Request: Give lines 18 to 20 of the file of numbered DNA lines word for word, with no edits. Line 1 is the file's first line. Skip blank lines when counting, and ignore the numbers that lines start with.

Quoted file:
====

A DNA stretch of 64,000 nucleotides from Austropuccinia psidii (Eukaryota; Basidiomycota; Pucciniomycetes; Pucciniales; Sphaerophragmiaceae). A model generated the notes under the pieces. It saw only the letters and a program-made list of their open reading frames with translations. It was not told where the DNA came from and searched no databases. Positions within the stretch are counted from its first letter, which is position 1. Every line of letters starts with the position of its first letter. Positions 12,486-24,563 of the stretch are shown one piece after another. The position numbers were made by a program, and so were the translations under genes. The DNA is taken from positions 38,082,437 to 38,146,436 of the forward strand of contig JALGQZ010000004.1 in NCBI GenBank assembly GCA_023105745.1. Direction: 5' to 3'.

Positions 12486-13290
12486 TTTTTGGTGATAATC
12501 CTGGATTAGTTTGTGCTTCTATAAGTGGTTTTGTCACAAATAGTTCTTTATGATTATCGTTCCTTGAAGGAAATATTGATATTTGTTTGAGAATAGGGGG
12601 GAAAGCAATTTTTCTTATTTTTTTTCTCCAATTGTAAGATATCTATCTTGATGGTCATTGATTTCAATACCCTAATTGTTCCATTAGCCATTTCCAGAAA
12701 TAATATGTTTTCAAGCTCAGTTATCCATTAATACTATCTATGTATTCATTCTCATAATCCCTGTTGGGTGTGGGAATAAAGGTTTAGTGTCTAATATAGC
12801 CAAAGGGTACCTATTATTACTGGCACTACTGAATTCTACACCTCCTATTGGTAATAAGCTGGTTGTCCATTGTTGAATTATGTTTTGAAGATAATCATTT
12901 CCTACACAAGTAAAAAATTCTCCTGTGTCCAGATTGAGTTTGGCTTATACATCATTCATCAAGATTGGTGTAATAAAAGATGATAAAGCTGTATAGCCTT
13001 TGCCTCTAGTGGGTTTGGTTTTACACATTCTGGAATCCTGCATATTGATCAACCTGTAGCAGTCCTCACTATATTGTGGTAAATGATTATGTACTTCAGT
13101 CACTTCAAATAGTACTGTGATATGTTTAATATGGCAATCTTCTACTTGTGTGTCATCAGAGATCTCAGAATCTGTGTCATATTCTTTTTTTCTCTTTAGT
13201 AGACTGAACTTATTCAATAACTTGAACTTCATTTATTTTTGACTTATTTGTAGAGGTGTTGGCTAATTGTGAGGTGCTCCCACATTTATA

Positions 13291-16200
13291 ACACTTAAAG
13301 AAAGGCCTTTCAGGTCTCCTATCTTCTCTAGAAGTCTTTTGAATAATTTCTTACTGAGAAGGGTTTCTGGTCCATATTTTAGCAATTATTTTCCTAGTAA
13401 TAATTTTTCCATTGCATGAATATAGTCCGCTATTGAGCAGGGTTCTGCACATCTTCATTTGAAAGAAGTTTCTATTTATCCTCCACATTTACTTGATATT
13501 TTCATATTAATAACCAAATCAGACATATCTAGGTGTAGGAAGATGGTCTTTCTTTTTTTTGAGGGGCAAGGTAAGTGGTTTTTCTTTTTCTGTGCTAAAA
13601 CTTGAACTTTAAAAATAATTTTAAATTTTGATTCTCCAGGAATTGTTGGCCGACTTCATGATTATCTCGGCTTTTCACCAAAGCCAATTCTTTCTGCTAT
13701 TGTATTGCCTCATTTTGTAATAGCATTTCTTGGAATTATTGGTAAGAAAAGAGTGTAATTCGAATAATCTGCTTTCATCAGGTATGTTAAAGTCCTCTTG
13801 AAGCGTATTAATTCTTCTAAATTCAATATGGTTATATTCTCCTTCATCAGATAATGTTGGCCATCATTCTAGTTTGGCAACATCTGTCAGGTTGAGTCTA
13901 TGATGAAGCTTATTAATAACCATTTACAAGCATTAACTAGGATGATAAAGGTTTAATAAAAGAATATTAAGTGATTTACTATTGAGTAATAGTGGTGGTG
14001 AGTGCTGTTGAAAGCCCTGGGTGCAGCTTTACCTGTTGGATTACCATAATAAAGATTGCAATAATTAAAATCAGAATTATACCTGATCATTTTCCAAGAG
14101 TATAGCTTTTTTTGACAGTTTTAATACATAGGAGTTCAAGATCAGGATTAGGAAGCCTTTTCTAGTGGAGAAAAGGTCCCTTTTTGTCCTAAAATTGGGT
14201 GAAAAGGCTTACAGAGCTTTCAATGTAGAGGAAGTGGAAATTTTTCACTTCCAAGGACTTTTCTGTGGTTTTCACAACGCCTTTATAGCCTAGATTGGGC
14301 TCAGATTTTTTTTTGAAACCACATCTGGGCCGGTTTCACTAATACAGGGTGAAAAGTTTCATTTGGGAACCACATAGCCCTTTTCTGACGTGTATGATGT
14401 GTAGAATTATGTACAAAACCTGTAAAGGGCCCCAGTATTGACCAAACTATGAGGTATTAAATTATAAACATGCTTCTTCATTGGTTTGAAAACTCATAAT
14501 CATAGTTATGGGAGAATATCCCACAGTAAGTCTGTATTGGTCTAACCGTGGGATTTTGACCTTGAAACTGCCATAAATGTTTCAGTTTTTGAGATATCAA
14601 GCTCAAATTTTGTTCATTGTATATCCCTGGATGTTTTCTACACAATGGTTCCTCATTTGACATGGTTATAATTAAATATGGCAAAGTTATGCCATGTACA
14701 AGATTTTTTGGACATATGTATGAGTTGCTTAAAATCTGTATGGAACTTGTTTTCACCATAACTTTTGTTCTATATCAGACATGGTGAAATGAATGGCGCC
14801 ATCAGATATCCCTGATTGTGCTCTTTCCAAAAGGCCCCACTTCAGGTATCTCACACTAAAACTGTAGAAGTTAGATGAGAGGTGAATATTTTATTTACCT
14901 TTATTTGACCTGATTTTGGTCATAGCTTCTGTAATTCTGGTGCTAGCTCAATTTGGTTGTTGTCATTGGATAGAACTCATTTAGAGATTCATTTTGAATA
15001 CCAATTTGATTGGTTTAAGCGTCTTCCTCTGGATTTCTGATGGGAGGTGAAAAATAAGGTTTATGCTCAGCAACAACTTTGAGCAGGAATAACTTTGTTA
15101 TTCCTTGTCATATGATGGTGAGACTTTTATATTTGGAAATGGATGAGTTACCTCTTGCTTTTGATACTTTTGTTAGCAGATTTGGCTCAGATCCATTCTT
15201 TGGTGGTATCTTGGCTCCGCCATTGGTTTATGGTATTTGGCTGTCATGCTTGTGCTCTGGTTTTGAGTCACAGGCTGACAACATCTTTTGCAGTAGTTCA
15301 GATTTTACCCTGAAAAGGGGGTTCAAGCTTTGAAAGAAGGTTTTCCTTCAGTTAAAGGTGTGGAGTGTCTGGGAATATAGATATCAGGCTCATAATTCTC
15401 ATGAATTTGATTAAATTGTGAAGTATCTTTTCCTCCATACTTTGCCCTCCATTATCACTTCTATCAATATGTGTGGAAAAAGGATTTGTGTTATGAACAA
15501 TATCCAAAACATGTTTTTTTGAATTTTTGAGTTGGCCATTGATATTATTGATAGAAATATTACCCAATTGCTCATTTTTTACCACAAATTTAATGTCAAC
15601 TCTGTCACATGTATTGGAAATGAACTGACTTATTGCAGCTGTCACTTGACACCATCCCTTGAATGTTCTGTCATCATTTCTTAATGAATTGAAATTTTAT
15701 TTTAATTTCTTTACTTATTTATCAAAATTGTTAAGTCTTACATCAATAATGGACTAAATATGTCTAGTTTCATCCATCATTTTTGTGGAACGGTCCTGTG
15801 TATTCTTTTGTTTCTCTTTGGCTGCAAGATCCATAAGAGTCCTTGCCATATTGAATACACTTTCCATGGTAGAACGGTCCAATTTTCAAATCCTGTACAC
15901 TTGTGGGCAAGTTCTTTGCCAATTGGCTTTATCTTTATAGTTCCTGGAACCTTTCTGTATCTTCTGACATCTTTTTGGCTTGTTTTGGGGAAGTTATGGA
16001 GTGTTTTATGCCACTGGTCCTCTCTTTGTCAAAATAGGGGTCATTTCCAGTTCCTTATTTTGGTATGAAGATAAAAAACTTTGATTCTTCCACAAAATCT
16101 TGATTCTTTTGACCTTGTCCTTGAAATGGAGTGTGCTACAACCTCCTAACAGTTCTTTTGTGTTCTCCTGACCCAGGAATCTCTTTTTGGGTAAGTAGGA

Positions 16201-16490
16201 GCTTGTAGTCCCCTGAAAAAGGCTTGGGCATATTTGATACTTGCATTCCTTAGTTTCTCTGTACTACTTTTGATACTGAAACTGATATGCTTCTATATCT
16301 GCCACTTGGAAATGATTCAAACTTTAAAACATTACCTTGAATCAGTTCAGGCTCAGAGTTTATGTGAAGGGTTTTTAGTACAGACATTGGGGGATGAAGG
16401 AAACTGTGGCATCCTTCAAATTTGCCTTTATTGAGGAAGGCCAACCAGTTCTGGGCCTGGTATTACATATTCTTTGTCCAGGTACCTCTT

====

13701 TGTATTGCCTCATTTTGTAATAGCATTTCTTGGAATTATTGGTAAGAAAAGAGTGTAATTCGAATAATCTGCTTTCATCAGGTATGTTAAAGTCCTCTTG
13801 AAGCGTATTAATTCTTCTAAATTCAATATGGTTATATTCTCCTTCATCAGATAATGTTGGCCATCATTCTAGTTTGGCAACATCTGTCAGGTTGAGTCTA
13901 TGATGAAGCTTATTAATAACCATTTACAAGCATTAACTAGGATGATAAAGGTTTAATAAAAGAATATTAAGTGATTTACTATTGAGTAATAGTGGTGGTG